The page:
With a world increasingly going green and slowly moving away from fossil fuels, diversification has become necessary for multi-national oil and gas companies in order to secure the future. With electric mobility solutions providing the most potential on the automotive front, it’s no surprise to see significant movement in that arena.

Buying an existing infrastructure is the easiest – and fastest – way to tap in to the market, and so it’s no suprise to see acquisitions picking up on this front. The latest is by British oil giant BP, which is set to purchase Chargemaster, the operator of the UK’s largest electric vehicle charging network. Terms of the deal were not disclosed.

Chargemaster, which has 6,500 charging points across the UK, will be renamed BP Chargemaster following the conclusion of the deal. Its extensive EV charging network will be combined with BP’s 1,200 service stations, widening access to EV charging.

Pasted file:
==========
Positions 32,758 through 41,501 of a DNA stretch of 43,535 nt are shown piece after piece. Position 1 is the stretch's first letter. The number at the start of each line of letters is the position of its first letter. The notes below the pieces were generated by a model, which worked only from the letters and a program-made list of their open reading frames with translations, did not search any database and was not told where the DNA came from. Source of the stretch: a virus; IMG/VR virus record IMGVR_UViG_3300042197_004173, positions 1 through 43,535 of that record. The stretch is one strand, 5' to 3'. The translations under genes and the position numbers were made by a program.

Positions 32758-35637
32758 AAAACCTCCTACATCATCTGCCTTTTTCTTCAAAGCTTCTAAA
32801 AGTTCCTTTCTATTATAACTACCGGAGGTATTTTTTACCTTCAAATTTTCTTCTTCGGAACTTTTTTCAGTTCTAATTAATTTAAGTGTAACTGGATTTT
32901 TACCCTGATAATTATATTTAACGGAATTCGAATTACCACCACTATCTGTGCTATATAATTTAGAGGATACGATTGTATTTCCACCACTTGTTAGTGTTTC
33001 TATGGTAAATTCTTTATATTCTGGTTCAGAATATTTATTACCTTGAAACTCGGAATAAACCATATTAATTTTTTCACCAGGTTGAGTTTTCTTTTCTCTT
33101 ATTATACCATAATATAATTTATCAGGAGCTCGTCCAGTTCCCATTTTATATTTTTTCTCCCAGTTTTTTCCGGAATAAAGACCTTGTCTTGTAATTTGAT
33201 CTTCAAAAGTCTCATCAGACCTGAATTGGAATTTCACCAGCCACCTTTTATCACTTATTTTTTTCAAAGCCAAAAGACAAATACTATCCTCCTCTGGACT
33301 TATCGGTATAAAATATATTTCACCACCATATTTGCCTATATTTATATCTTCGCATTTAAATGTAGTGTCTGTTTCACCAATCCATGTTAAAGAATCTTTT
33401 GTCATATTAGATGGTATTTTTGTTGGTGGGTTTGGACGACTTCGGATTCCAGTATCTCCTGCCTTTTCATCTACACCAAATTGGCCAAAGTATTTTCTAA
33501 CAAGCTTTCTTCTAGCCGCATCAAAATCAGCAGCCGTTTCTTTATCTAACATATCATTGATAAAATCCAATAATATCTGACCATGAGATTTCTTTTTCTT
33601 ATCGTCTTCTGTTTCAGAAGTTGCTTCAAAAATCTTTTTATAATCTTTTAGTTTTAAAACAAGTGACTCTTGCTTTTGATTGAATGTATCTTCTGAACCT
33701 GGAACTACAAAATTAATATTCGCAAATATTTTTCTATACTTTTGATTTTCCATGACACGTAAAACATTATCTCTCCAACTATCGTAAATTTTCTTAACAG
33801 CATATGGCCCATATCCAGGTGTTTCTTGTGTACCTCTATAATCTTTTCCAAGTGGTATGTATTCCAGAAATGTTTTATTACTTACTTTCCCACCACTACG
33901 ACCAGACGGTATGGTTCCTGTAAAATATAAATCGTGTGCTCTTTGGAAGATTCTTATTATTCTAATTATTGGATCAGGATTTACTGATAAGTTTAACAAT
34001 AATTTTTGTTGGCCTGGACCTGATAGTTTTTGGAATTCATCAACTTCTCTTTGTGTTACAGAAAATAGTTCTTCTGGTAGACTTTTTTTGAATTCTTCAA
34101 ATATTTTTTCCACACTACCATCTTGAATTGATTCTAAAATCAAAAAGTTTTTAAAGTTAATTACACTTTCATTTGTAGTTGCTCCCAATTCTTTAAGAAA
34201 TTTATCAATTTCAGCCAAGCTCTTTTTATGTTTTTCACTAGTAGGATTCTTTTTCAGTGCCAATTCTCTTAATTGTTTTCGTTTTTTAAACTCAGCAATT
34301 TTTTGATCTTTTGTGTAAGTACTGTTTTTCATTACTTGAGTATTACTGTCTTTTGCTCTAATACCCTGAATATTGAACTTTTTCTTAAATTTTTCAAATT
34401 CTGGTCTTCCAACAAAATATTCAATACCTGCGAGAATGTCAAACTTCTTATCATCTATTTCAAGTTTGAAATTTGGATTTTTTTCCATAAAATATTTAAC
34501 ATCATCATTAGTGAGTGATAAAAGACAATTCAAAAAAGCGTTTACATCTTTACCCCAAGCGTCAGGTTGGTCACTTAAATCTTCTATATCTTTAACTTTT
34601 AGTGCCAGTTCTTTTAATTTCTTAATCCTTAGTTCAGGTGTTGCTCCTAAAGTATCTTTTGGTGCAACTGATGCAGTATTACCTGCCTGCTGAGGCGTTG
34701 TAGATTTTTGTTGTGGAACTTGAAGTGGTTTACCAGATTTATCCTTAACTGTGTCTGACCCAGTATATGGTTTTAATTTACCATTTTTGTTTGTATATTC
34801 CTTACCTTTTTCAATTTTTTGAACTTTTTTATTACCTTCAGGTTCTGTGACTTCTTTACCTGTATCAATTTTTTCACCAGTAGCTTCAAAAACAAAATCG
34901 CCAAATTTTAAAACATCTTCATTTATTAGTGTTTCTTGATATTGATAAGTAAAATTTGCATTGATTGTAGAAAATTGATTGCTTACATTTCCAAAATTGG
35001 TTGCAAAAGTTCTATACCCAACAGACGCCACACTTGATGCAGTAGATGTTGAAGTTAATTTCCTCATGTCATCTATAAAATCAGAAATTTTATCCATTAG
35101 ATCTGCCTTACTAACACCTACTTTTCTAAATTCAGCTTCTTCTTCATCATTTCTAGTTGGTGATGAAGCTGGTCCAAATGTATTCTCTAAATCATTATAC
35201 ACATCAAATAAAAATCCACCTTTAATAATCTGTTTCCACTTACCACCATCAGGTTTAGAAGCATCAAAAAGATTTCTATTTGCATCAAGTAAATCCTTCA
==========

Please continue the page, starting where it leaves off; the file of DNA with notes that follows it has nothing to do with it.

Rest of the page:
Founded in 2008, Chargemaster is involved in the development of EV charging points from design and build to sales and operation. Its POLAR public charging network is used by 40,000 customers. Under its new name, the fully-owned BP subsidiary will roll out an ultra-fast charging infrastructure, including 150 kW chargers capable of delivering 160 km of operating range in just 10 minutes.

The purchase follows on competitor Royal Dutch Shell’s acquisition of EV charging provider New Motion in October last year. Unlike the BP and Chargemaster deal, New Motion is operating its network in parallel to Shell’s programme of fast charging points at its own stations, doing so by providing charging facilities at the workplace and homes.

Dutch-based New Motion was founded in 2009 and currently has more than 100,000 registered charge card users on the Continent. It manages over 30,000 EV charging points in Western Europe and also offers access to another 50,000 partner locations.